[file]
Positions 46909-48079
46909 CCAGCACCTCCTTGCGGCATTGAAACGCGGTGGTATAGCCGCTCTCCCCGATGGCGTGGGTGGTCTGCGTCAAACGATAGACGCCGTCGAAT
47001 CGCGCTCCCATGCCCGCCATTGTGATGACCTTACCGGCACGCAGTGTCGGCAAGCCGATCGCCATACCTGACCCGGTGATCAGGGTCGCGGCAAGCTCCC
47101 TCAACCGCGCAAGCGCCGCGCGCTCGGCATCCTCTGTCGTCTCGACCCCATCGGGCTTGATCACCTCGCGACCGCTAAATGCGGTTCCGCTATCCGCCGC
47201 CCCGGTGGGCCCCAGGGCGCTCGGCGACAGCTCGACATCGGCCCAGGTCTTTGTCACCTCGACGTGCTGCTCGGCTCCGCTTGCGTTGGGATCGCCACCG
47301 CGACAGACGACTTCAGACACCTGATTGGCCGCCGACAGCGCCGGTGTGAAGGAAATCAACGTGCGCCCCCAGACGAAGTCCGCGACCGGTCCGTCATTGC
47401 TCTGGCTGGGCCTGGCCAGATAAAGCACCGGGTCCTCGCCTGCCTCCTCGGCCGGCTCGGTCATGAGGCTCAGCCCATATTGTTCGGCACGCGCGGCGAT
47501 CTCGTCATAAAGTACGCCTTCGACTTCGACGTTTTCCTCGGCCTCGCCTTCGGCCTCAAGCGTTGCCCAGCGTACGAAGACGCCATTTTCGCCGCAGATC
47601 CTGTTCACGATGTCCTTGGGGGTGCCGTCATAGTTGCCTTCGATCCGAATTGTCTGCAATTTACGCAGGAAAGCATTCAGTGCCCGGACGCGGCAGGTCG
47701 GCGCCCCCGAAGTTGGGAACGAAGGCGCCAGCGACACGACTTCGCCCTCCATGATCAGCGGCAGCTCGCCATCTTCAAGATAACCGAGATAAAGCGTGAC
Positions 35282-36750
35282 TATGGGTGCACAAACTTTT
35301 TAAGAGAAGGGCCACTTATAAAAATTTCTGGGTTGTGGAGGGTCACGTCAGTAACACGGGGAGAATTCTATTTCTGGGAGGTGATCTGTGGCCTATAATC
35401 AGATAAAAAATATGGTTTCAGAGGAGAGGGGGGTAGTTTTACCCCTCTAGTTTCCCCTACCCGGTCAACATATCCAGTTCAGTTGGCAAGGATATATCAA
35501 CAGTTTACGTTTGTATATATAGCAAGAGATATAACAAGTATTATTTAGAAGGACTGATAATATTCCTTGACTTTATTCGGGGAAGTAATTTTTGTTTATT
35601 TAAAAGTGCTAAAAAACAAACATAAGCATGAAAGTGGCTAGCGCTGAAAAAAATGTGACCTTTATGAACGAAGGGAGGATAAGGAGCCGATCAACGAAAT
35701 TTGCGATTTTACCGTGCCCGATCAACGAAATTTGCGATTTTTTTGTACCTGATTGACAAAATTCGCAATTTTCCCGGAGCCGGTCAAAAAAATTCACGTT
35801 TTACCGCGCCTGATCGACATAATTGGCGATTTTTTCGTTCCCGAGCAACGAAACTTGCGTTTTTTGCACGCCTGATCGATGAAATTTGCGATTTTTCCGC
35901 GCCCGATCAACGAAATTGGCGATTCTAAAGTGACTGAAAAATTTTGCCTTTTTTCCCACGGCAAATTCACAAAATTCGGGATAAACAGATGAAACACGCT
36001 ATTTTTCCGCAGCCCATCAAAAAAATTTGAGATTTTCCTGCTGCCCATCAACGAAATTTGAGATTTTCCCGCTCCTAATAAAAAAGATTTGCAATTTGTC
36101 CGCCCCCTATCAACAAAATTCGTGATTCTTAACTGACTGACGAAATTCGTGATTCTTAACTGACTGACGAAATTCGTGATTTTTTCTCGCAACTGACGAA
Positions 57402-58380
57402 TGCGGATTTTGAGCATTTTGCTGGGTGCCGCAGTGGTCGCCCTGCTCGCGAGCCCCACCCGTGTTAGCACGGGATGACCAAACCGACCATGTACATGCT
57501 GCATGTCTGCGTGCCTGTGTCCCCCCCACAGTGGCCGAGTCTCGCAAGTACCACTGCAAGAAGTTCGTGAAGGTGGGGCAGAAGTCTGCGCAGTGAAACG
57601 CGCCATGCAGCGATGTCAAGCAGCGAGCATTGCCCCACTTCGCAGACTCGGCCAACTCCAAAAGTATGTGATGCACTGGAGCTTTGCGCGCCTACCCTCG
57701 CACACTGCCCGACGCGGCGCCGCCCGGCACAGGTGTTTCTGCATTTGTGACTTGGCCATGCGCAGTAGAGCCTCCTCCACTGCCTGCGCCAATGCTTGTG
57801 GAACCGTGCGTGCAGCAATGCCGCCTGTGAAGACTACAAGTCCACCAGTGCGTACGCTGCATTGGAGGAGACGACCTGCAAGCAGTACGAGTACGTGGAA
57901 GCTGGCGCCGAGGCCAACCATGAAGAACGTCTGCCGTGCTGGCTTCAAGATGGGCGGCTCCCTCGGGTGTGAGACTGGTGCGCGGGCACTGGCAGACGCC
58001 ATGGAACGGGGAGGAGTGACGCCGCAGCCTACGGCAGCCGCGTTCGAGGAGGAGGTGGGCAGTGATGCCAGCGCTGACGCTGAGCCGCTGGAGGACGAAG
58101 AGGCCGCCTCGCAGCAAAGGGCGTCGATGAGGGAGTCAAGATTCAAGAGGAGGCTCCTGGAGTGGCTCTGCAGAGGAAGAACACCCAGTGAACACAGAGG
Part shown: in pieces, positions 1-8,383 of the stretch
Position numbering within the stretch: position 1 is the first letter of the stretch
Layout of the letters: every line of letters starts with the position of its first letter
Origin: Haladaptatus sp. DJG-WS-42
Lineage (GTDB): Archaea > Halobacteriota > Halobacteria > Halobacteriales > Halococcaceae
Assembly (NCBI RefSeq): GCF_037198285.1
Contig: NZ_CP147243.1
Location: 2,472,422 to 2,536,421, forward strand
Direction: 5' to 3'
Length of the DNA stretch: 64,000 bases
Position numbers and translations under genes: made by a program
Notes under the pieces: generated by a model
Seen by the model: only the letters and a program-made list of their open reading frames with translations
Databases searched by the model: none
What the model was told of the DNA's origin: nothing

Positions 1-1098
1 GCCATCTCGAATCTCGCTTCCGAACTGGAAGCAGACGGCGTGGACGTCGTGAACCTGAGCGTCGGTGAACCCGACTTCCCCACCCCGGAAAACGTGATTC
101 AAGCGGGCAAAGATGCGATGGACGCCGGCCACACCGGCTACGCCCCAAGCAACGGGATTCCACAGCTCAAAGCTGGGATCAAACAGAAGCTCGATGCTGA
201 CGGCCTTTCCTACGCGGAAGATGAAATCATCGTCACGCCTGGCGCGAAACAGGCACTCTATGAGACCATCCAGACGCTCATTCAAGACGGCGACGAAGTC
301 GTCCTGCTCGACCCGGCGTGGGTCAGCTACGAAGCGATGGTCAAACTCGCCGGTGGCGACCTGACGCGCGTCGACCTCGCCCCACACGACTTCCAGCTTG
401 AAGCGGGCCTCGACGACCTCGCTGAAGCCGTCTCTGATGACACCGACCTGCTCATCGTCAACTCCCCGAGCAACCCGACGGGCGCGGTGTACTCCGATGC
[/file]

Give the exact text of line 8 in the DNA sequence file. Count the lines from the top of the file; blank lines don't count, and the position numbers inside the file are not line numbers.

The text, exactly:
47501 CTCGTCATAAAGTACGCCTTCGACTTCGACGTTTTCCTCGGCCTCGCCTTCGGCCTCAAGCGTTGCCCAGCGTACGAAGACGCCATTTTCGCCGCAGATC